Batman and Superman are like brothers in many ways, and this story reinforces that. Having Thomas Wayne reverse engineer much of Wayne Tech from his time on Krypton is a great touch. That said, I feel my biggest complaint is that it doesn't seem like much happened; since most of the issue is a flashback it's hard to really feel that progression. While it remains unclear if we'll continue to see Thomas Wayne and Jor El in this book it's still a good read with lots of good stuff for any fan. Read Full Review
The big problem for this story is the 'gimmick' of the fathers of both Superman and Batman meeting and setting the stage for both of their sons to become superheroes. It just seems too unbelievable and contrived. On the other hand, this kind of thing was regularly pulled off in the 1960s-1970s when a writer would suddenly reveal that Batman's father had performed heroics in a 'Bat-man' costume before his son took up the mantle. Or that an evil duplicate of Superman was being raised by a family of criminals just a few towns away from Smallville. If the reader can just take this story as just a typical superhero tale that doesn't really change anything... then it should be enjoyable enough as disposable entertainment. Read Full Review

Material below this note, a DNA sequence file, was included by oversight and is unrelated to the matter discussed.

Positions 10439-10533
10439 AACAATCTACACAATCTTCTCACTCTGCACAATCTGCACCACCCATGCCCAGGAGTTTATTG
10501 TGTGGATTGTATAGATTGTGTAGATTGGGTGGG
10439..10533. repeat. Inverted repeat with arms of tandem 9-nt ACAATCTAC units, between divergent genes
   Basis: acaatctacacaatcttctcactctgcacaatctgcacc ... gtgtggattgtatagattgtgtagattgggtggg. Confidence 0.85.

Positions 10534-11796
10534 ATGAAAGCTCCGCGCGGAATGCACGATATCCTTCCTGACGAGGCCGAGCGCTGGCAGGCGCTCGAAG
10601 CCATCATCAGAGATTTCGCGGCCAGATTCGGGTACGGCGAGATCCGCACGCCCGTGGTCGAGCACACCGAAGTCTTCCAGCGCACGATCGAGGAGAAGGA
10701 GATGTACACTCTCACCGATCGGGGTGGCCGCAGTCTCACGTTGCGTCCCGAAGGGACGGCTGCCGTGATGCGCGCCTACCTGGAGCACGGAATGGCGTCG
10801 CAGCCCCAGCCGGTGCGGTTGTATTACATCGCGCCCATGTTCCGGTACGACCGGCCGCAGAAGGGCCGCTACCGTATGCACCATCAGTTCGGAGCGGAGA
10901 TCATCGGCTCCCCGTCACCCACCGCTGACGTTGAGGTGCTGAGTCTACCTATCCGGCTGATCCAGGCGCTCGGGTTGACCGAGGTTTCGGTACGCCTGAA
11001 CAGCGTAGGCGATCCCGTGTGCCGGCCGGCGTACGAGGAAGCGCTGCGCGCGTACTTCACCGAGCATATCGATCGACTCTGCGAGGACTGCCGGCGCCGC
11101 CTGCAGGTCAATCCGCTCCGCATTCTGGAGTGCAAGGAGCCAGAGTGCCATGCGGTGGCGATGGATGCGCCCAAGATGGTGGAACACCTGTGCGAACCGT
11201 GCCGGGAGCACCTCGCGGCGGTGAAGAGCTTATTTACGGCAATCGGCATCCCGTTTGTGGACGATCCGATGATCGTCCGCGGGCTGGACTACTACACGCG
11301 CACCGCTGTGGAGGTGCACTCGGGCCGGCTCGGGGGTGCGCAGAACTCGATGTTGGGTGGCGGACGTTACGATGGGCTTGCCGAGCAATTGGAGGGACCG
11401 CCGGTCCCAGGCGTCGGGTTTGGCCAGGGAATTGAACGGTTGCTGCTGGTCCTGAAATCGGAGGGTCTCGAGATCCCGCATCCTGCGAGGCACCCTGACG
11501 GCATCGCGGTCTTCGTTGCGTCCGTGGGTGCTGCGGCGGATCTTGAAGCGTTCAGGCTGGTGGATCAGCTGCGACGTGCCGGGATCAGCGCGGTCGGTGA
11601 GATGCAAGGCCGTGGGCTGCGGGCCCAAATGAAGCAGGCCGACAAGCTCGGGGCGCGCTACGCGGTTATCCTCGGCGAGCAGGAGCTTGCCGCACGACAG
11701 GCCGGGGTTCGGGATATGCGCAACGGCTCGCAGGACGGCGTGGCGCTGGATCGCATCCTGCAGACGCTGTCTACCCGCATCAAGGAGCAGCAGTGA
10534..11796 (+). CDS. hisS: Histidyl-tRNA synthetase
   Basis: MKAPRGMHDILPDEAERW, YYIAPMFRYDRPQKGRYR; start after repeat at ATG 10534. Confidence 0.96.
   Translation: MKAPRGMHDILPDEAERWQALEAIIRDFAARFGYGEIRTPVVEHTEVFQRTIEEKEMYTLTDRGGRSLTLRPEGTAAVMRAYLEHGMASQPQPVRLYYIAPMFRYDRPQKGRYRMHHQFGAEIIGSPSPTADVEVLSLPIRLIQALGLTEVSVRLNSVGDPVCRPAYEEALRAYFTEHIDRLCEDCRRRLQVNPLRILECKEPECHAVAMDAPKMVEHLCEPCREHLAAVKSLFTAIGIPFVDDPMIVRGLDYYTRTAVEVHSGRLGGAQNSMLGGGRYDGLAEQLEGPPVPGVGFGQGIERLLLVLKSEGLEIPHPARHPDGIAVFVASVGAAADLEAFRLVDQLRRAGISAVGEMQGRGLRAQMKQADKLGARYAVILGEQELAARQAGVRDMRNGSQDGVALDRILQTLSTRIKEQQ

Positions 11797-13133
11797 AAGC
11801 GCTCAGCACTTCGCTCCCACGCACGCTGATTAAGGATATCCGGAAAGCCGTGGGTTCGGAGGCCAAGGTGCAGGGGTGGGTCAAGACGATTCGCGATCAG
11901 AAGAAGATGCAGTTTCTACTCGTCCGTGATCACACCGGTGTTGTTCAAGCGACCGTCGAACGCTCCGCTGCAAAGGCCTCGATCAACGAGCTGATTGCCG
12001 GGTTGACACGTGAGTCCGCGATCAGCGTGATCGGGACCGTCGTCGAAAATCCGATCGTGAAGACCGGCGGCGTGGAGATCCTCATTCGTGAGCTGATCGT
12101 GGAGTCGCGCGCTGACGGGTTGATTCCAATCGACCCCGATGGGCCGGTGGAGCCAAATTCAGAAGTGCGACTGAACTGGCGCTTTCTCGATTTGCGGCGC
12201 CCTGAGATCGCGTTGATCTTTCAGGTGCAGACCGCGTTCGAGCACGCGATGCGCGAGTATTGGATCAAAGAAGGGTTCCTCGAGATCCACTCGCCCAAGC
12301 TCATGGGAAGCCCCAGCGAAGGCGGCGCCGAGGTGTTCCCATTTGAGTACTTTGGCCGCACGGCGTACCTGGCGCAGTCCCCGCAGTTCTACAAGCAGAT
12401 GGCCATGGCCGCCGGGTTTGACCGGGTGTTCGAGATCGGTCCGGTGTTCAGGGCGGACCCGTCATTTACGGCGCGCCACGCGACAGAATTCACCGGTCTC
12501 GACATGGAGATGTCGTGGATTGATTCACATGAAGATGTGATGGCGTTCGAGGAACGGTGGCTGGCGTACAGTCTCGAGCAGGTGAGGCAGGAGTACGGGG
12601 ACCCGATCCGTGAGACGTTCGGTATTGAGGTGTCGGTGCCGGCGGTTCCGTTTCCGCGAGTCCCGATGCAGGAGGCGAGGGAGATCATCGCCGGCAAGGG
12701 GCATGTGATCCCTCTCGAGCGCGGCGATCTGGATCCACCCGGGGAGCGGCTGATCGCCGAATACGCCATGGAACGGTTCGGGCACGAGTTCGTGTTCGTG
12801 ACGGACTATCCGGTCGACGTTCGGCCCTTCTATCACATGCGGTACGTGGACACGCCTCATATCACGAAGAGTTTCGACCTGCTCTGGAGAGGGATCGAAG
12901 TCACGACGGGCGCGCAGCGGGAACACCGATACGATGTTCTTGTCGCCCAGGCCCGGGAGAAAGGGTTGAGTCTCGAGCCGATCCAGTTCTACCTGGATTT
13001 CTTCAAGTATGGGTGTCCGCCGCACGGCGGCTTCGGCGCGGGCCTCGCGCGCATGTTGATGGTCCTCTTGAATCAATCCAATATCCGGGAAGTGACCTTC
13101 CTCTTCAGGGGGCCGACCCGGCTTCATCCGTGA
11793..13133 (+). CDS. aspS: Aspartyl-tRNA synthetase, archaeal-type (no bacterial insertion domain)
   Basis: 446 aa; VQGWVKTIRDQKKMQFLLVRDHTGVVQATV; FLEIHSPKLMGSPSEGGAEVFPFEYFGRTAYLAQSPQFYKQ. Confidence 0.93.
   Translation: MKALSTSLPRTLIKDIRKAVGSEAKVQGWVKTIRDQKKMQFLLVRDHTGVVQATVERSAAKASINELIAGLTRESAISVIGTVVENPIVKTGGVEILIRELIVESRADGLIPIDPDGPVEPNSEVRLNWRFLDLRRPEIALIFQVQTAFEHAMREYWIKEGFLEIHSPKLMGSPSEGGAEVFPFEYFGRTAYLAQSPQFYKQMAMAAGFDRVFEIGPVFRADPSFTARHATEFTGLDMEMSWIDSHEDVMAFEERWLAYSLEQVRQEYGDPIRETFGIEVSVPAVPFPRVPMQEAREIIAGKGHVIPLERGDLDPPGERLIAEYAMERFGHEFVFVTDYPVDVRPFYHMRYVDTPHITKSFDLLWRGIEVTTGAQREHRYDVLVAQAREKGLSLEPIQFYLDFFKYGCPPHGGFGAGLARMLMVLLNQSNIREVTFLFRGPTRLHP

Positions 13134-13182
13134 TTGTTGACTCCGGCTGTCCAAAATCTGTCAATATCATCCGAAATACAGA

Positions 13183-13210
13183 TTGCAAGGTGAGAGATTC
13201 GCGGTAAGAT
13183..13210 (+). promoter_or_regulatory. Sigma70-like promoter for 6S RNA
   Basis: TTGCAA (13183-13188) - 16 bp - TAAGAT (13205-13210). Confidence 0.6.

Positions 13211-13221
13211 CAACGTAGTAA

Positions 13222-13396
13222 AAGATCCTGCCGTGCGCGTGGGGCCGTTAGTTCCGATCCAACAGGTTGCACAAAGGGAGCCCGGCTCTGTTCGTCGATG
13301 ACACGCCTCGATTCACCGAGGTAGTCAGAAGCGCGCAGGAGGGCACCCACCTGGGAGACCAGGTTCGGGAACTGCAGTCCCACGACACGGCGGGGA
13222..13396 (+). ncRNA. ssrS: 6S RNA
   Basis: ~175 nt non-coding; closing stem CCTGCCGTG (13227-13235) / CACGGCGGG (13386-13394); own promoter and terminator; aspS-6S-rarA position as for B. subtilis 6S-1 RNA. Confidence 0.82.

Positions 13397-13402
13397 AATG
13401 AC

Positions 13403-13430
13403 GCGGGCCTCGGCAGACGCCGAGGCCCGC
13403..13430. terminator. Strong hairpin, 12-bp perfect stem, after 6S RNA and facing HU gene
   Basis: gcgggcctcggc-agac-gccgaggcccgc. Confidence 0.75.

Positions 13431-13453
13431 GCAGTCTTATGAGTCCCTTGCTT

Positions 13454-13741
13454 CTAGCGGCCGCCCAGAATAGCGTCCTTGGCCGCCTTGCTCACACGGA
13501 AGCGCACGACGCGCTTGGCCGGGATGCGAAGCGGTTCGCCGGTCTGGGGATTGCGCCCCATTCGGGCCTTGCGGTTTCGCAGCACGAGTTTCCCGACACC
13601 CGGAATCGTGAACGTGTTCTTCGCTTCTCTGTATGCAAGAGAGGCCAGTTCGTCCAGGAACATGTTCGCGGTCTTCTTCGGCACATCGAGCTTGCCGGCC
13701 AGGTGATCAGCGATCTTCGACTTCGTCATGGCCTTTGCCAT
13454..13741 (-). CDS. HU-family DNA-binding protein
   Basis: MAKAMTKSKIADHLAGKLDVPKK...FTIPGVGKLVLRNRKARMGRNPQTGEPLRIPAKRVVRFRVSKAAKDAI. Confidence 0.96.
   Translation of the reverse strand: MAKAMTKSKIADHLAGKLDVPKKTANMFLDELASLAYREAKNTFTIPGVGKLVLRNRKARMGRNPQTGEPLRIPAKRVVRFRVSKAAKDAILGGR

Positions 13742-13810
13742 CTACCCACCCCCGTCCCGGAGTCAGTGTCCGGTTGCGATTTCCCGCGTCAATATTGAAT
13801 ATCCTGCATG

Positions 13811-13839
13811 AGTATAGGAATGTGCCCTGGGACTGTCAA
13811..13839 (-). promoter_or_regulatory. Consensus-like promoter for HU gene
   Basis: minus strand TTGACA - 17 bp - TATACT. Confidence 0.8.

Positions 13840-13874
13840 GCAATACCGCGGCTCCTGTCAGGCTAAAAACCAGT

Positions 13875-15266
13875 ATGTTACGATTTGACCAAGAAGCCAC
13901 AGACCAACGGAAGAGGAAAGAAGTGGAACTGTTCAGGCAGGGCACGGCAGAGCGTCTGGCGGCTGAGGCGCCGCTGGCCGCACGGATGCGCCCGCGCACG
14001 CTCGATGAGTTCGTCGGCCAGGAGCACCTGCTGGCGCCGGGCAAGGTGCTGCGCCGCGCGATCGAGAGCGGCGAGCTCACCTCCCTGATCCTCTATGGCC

I strongly disapprove of this series' continued existence. Trinity ain't great, but it sure beats the snot out of Superman/Batman. I continuously get the impression that Green and Johnson have a decent amount of potential in them to craft a compelling story with these characters. The problem is that their energies are entirely unfocused. If only someone at DC would tell them not to churn out issues like this, the entire comic reading world would be a lot better off. Read Full Review
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